SAINT JOHN: Which was great - the only time being black has helped me.


SAINT JOHN: But anyway, you know, Spike now, he loves to tell the story that in the first few days, you know, he was writing "Bamboozled" at the time, and he knew I was an English major, and I was a pretty uppity English major, you know, felt like I knew everything. And he was like, fine, here, read this, you know, I think as a challenge. And I think he thought it would take me a couple of weeks. Well, no, I went home, and like everything else, I'm very intense about it, and I read it in two days. And by the way, when he said, read it, I heard, make edits. That's what I heard him say.


SAINT JOHN: That's not what he said. And when I came back to the office - by the way, I made the edits in red pen. Like, I mean, this is legit. Like, why? Why would you do that, you know? So I - he comes in the office, and I'm like, oh, I finished reading the script. Here you go, you know? And first he looks at me like, no, you couldn't have. And I'm like, yeah, I did. Here, I read the whole thing. And I made some edits to it, and that's when I knew I'd made a mistake, you know? He was like, you make edits to my script?


SAINT JOHN: You know, and I was like, oh, was I not supposed to do that? That's not what I was supposed to do? You didn't want that, you know? But he like...

BARTOS: Reaches for the Wite-Out.

SAINT JOHN: Right, exactly. He, like, storms off into his office. He slams the door. I definitely knew I was fired that day. So I just grabbed my bag, and I was sitting there waiting, you know, for him to come say, like, get the, you know, out of here. And I think he waited - he made me wait a long time on purpose. He came out probably, you know, a few hours later. It felt like a year later, but he came out a few hours later. And he was like, you made some good suggestions. You should stay here. And I was like, oh, I have a job. I have a job. I finally have a job.

BARTOS: And was that the job that put the battery in your back to tell your parents that plans are changing?

SAINT JOHN: Yes, that was it. That was it. Plans are changing. Plus I, you know, dropped Spike's name heavy, you know? I called Dad. I was like, Dad, I have a job with Spike Lee.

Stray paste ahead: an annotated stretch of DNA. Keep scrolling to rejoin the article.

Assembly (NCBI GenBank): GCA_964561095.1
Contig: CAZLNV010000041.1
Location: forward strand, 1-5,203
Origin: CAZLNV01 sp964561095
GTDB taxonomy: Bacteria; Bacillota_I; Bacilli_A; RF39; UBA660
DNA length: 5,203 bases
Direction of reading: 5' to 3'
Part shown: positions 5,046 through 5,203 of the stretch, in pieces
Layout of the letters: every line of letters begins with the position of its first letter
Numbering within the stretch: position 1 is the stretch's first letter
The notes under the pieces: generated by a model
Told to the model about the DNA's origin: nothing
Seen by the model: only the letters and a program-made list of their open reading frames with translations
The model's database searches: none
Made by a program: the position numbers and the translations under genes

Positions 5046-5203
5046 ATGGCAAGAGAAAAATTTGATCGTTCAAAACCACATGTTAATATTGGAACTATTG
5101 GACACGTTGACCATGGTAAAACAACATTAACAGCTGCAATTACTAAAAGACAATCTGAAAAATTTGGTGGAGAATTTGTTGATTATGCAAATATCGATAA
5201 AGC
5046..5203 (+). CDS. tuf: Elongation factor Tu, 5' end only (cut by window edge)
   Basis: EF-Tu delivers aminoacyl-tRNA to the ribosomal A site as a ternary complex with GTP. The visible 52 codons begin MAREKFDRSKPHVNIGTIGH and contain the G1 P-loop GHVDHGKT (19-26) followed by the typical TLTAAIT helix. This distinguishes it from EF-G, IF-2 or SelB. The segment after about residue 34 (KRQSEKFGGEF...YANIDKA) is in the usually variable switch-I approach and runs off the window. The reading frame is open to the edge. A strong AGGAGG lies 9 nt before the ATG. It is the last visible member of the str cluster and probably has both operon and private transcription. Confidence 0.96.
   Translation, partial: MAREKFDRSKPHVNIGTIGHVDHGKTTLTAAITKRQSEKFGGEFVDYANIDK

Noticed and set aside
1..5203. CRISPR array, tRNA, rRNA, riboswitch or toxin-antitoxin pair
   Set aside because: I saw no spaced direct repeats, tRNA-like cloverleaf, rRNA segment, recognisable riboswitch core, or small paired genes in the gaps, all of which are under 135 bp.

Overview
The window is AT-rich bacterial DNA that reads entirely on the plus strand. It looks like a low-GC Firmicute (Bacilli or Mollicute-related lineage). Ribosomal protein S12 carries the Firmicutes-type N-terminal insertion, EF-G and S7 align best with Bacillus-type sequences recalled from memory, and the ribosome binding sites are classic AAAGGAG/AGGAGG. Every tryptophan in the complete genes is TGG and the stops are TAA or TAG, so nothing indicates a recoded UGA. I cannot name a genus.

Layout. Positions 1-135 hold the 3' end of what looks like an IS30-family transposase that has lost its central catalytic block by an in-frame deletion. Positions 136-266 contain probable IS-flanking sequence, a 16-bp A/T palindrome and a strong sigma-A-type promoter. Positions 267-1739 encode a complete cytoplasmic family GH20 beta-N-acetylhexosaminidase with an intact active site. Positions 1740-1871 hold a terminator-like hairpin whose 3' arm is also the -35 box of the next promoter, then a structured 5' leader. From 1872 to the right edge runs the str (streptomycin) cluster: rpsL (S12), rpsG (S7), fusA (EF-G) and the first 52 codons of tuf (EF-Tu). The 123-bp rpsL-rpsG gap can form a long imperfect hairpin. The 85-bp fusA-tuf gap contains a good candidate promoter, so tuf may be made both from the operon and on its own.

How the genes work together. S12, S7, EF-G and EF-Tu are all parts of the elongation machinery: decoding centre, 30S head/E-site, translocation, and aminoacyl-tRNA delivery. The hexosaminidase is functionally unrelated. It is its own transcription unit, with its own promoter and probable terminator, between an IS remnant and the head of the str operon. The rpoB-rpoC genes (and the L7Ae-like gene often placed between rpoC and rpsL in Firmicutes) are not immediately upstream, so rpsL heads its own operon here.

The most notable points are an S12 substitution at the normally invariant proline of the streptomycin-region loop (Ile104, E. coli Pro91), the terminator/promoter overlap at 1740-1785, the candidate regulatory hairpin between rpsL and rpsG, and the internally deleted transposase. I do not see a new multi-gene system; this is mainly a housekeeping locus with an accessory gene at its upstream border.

BARTOS: What'd he say?

SAINT JOHN: And he was like, (imitating Ghanaian accent) eh, so you are not going to become a doctor, eh?


SAINT JOHN: I was like no, no, no. This is Spike. (Imitating Ghanaian accent) Eh, is he going to put you in film to be doctor, eh?

And I was like, no.

BARTOS: One more. One more.

SAINT JOHN: Exactly, right, right, right. (Imitating Ghanaian accent) You are getting no money from me.


SAINT JOHN: And I was like, ahh (ph).

GARCIA: So what - you know, what quirky run-ins did you have with his - aside from this moment...

SAINT JOHN: Oh, my gosh. Yeah.

GARCIA: ...You know, because, I mean, Spike is beloved, particularly, you know, in the last - with "BlacKkKlansman," what he did for the Netflix series with "She's Gotta Have It."

SAINT JOHN: Yes, yes.

GARCIA: And, I mean, he's just, like, super on top right now. But, you know, a lot of people don't know, like, yo, Spike has his moments where he can be a little bit of asshole. Yeah.

SAINT JOHN: Oh, man, yeah. I mean, he likes his way his way, and that's it. And he loves to teach tough lessons. Probably one of the biggest lessons I learned - or one of the quirks - was that I at one point quit working at the agency because I thought I wanted to be a writer. And (laughter) he was like, you don't know anything about writing. You know, he was like, you think you do, but you don't. He's like, you're a good editor, you're not a great writer. So I quit.